By Omar Alavi
The popular music in Pakistan developed just like anywhere else in the world. This begs the question fundamentally and primarily: how does one define popular music? Is it the sign of the times or the product of the times one lives in? Popular music just like any other art form is subjective and hard to confine in a genre, people feel satisfied in. In fact popular music is an enigma that keeps the mainstream on its toes.
It’s important to understand that popular music is not a genre in itself but more of a hybrid of musical styles that touches a chord with most people. It’s the influences that make up what people call popular music. At one time it was pure classical music. At another time the music was accapela or what people here in Pakistan view as Mushaira, a sort of poetry trade-off live and totally uncontrolled. Beautiful!
Had Salim Raza (Voice) and Faiz (Content) not existed, would Rushdie be asked to sing ko ko korinna, infact could Rushdie how we came to know him have even existed. That is a fundamental question if one has to define what it is that embodies popular music in Pakistan.
If popular music in the 1940’s meant KL Saigol and Khursheed, in the 1950’s the perception changed – why? The evolution of cultural norms is hard to fathom, the development of music – nay popular music – which is a function of culture, must be looked at closely and delicately to understand what it was that touched the fancy of the masses at different times of Pakistan history.
People may exclaim Siagol, who? But go a decade or so later and you have Salim Raza as a popular musician – and hugely popular. Begs the question, though, how is popular music defined? Popular music’s description is conundrum. As soon as you define it, it changes shape. Chameleon this Popular Music! For lack of a better hemisphere, begin with the western cultural influence. Popular music has been demarcated for centuries as the democratic musical style – the one that appeals to the masses, mediocrity across ages notwithstanding. Start with Mozart, for instance, and one would find the rock era including Beatles using his influence to reengineer what young impressionable stick their hearts and wallets to!
Thus popular music is not a particular genre of music but a style that is influenced by what historically came before. One gets to experience a total magical experience for instance across the past decades by virtue of these diverse inspirations – The Big Bands, Frank Sinatra, Little Richard, Ray Charles, Elvis Presley, Perry Como, Bob Dylan, Neil Diamond, Bruce Springsteen, Steven Tyler, the electronic era, the grunge era, etc. And come back East and one has a similar experience.
Pakistan has long since been known as a uniquely innovative area in the evolution of popular music. If popularity in the masses is one criterion of what popular music is then the land of the pure has it in spades. There are two strains – streams – that kiss the popularity lips of the masses. One is the teenage dream, the other is that which steamrolls through masses – the bubblegum vs middle-of-the-road. And here one finds the dichotomy: on the one side you have salim raza and his predecessors and on the other noor jahaN struts through the roost – they called it a war between the semi classical and the ‘right’ way of singing music. However one defines it, both were popular and hugely at that among the teens and the masses.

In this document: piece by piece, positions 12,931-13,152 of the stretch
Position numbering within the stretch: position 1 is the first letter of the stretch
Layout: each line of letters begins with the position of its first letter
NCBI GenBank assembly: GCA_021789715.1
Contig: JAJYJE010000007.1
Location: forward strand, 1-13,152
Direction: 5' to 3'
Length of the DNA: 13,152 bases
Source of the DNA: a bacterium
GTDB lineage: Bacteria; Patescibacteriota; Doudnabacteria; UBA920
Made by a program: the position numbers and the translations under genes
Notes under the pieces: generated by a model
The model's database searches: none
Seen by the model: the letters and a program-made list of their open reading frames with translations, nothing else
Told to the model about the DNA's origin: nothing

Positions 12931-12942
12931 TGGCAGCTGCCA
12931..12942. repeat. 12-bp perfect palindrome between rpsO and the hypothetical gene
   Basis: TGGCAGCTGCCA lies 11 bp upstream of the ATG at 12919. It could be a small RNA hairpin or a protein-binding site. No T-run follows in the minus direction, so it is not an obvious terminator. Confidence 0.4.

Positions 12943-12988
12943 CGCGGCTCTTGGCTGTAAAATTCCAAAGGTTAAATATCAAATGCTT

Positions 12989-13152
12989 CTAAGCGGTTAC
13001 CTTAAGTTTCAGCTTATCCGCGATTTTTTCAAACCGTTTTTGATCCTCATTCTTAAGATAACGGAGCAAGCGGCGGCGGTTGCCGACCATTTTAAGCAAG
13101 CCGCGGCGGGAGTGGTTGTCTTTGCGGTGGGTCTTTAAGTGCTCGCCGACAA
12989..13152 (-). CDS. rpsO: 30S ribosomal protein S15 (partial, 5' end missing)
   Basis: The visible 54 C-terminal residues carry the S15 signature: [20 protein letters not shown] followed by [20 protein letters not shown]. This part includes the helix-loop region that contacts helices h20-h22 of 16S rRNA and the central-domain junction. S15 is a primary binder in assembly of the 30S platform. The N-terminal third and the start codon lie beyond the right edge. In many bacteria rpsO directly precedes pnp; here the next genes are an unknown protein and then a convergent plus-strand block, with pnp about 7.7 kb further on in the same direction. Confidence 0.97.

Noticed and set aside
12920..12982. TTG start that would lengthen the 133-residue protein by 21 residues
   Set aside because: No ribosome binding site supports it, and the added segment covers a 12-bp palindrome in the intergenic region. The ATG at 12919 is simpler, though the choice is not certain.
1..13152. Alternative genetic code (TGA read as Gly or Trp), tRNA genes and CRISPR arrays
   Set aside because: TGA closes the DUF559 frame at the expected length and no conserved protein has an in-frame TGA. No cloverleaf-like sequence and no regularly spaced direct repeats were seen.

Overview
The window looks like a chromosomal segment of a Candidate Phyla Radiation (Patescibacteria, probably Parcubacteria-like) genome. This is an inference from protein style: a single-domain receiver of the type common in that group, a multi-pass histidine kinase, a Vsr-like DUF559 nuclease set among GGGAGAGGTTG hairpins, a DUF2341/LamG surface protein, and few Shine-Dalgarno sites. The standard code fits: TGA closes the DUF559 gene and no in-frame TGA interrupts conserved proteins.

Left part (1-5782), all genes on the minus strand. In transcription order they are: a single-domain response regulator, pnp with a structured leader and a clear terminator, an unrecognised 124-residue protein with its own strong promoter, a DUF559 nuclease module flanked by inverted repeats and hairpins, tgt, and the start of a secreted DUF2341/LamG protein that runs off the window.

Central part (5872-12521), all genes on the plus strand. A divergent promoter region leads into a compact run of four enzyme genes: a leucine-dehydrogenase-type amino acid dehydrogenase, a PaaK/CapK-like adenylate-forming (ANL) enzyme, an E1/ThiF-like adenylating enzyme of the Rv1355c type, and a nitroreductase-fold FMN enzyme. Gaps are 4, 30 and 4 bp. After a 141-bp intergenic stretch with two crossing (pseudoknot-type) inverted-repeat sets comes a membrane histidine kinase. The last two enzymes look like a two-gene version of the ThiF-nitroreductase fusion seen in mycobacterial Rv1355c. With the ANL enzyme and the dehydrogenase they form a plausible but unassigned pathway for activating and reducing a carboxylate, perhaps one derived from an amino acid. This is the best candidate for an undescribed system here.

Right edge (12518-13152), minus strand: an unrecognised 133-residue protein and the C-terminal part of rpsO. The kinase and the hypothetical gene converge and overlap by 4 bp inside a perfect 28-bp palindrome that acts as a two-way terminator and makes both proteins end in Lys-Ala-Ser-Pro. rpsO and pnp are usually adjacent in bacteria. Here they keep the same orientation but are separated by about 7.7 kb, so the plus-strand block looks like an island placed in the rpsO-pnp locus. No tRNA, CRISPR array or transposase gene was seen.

In Pakistan most people have been looking at how to evade the harshness of the times and eyeing the panacea for the ‘injustices’ meted out to them. One place they found it was in the genre of music and thus popular music.
The history of Popular music in Pakistan can thus be traced back to the one who sang “Jan e BaharaN,” the sweet voiced Salim Raza. Who would have thought! But that song began, what one can call the beginning of the TEENAGE SCREAMING scene in Pakistan. What a sensational beginning!. And although that song accompanied a classically influenced musical arrangement, no one could have thought at the time that very soon a barely twenty year old young Ahmed Rushdie would drastically change the world of popular music in Pakistan – much like the inimitable Elvis Presley!
Mr. Rushdie single handedly singing by the scruff of its neck and brought it to where it stands now – glorified, beautiful, ahead of the times and most of all, and best of all, so melodically effervescent. Rushdie brought with him songs and voice and inflections that changed the way people, girls, perceived music. His ballads were hypnotic, moody and nuanced as the audience laid mesmerized. The way he sang made one look for a hiding place to make out with a lover. What chutzpah in his voice!
And then came Bronson…nobody!!! But still after him came a guitar slinging hobo from East Pakistan, then recently, Bangladesh. He set the non-movie – going people on fire. He brought the live guitar playing into contention. He infused life into pop music with his sultry, raw, slightly imperfect but completely sexy poise and delivery. He was the prototype for was about to come. He was Alamgir – the conqueror of the world – literally!
Alamgir played for those who skipped a generation. In other words he played and sang for those who were removed from the people who looked up to the west as pioneers. Although he copied their style he brought to the people of Pakistan a whole new pop frontier to discover and conquer. He defied, he copied, he conquered the west for the generations that came after him. The generations that enveloped the fire of Shehki, the fusion of Nazia-Zoheb, the beautiful un-savvy-ness of the Vital Signs, the sufi rock of the inimitable Junoon, and the IDOLIC rock that came after. What times! What a place! What nerve!